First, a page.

If humans don’t stop burning fossil fuels soon, we’ll be paying for it for the next 10,000 years. That’s the conclusion of a perspective paper penned by nearly two dozen leading Earth scientists, which was published today in Nature Climate Change.
At the Art Basel spectacle in Miami last week, heavy rains swamped the parties, forcing fairgoers to prance through the streets in soggy stilettos. It wasn’t a freak occurrence. It was a peek at the future.
If you’ve had your fill of depressing predictions for the future, here’s one that is both fascinating and as innocuous as they come: as ice caps melt, Earth’s rotation is slowing down, and that’s making our days ever so slightly longer.
Right now, world leaders in Paris are trying to stop climate change from altering the world inexorably. But for hundreds of thousands of people who live in some low-lying nations, it’s already late in the game.
The rapidly-melting glaciers of Greenland are moving faster than anyone thought—and this slow-motion crisis has the potential to change the world’s coastlines forever.
Next week, an unassuming canal in Delft will start shooting waves 15 feet into the air. And I’m sorry to say the surfers will have to sit this one out, because the Delta Flume wave machine was built for a higher purpose. Namely, destroying dikes and seawalls to figure out how the heck our coastal cities are going to…
Grab your boots, New Yorkers: The inundation of Hurricane Sandy might have been billed as a 3,000 year flood, but according to new research, the recurrence interval for Sandy-sized flood events has shrunk. By a factor of 23.
Four months ago in New Delhi, the streets melted and the power grid flickered as temperatures soared well beyond 110 degrees Fahrenheit. India was in the midst of the fifth deadliest heat wave in its history, and summer hadn’t even begun.
If we burned all the coal, oil and gas that’s left in the ground, we’d melt Antarctica and global sea levels would rise as much as 60 meters (200 feet) over the next ten thousand years. Coastal cities from New York to Shanghai would wind up deep underwater.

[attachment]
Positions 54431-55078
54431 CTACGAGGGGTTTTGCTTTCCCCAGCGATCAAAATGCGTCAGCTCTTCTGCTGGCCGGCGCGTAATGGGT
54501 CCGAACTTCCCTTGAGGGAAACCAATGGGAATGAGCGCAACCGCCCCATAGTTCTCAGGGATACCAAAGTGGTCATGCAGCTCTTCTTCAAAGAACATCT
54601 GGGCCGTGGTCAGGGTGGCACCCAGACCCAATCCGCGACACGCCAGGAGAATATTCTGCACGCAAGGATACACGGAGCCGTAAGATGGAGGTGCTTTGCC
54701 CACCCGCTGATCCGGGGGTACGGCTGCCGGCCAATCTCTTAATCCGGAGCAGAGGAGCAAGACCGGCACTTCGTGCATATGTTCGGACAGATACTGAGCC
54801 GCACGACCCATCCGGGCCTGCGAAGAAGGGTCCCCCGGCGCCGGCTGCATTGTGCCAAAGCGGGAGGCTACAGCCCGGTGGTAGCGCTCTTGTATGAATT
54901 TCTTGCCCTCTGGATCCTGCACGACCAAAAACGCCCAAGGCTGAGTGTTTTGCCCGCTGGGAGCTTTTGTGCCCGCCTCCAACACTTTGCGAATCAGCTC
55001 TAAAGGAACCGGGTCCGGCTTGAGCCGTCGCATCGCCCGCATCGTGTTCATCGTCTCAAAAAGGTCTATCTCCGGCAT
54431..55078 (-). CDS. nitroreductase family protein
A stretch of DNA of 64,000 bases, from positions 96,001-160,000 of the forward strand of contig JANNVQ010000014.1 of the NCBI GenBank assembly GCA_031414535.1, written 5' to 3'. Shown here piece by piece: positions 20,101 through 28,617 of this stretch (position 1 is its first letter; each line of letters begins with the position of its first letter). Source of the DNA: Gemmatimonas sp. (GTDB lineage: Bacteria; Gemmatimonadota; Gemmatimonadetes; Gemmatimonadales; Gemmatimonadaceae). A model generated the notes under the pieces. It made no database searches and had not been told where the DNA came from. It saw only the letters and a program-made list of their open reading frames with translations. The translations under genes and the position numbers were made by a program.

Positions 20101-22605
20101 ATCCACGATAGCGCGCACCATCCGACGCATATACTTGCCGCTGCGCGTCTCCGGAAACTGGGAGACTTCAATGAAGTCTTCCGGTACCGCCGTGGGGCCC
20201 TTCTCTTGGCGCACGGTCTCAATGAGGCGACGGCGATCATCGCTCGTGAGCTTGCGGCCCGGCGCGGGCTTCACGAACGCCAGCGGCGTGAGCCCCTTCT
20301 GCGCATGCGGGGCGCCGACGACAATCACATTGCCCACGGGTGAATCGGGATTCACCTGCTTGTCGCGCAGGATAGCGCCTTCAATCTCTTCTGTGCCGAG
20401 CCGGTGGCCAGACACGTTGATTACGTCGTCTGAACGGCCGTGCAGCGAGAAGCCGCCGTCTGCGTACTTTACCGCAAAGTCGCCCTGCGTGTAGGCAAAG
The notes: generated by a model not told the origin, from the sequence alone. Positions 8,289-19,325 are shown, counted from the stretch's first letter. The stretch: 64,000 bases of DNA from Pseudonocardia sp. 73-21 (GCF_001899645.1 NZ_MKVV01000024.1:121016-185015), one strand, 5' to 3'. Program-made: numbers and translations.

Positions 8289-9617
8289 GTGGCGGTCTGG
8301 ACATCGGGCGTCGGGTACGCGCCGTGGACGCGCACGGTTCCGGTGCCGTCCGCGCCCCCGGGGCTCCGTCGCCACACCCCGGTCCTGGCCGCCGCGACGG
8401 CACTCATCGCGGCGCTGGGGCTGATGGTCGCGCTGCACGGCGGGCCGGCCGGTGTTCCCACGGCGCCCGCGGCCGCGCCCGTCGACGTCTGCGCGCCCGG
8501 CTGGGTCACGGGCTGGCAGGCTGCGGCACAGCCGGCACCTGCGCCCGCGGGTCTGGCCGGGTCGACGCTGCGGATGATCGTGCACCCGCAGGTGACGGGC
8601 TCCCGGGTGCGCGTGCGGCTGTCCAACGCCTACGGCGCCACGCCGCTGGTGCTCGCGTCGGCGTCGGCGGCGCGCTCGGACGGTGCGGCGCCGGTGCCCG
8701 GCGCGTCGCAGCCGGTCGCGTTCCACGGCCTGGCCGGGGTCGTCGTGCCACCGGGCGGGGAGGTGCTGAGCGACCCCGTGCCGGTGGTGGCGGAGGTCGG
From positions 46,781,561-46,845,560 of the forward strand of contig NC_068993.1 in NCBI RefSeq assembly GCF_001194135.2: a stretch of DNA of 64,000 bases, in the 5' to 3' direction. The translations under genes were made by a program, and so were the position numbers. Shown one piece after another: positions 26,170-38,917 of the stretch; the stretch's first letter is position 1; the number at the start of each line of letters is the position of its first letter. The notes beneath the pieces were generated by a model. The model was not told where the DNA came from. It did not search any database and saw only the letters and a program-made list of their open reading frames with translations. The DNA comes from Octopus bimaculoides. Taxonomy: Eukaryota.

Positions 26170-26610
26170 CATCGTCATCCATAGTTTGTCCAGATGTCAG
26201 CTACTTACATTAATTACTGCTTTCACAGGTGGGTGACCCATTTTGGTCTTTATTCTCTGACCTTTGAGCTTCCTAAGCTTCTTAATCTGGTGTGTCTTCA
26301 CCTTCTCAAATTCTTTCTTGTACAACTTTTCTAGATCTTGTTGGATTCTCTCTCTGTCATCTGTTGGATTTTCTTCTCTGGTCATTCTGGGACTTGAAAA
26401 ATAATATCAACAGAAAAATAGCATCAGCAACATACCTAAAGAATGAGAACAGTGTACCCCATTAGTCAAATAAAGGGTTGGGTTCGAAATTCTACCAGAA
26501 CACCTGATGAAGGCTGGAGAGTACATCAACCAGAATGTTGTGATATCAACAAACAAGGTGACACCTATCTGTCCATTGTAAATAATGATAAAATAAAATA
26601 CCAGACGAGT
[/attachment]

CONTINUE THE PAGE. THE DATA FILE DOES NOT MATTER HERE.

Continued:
Sea level rise isn’t just a problem for coastal cities, it’s a problem for NASA. Two thirds of the space agency’s infrastructure, including the Kennedy Space Center, the Ames Research Center, and the Johnson Space Center stand between 5 and 40 feet (2 to 12 meters) above mean sea level. By the end of the century,…
Global sea levels are expected to rise at least three feet in the coming generations, displacing hundreds of millions of people, NASA said this week. And the space agency is prepared to catalog the disappearance of Earth’s coastlines in rich scientific detail.
When it comes to flood preparation, what seems like a good solution today might be making things worse in the long run.
Doesn’t it seem like only last week scientists confirmed that 2014 was indeed the hottest year on record? Well, you don’t have to worry about that anymore because scientists have now determined that the first half of 2015 has managed to break all those records—and 2015 will now likely be the hottest year recorded on…
If the 350 thousand-odd Maldivians want to stay put, they may have to rebuild everything, starting with the ground they walk on.
We know sea levels are rising. We can even project how the rising ocean will change our cities. But seeing how drastically our world will be changed, thousands of years in the future? That's something else.
The tides are rising. The only question that remains is how—and whether—we prepare our cities for it. As you might expect, the cities taking the most decisive action are the ones that have been hit the hardest most recently, like Sandy-battered New York, or partially-submerged Venice.
Why exactly does the melting of the West Antarctica ice sheet matter? (Hint: look at that image.) What's the secret to seamless driving in Google's automated car? Why are we racing slime molds? Catch up in this week's Landscape Reads!
The 9/11 Museum, which opened today after years of construction, sits 70 feet below sea level. Nestled into the bedrock that supports the entire city, it's protected by strong walls and great engineering—yet it, like so much of the city, will inevitably be threatened by rising tides.
For decades, scientists have feared the collapse of the West Antarctic ice sheet—a vast swath of ice that could unleash a slow but unstoppable 10-foot rise in sea levels if it melted. So here is today's terrible news: we now know the ice sheet is melting. And there's pretty much nothing we can do about it.
A dumping ground for nuclear waste located near the British coast is "virtually certain" to be washed away by rising sea levels, a new report warns. The UK Environment Agency has admitted that constructing the Drigg Low-Level Waste Repository so near the coast was a mistake, and that one million cubic meters of…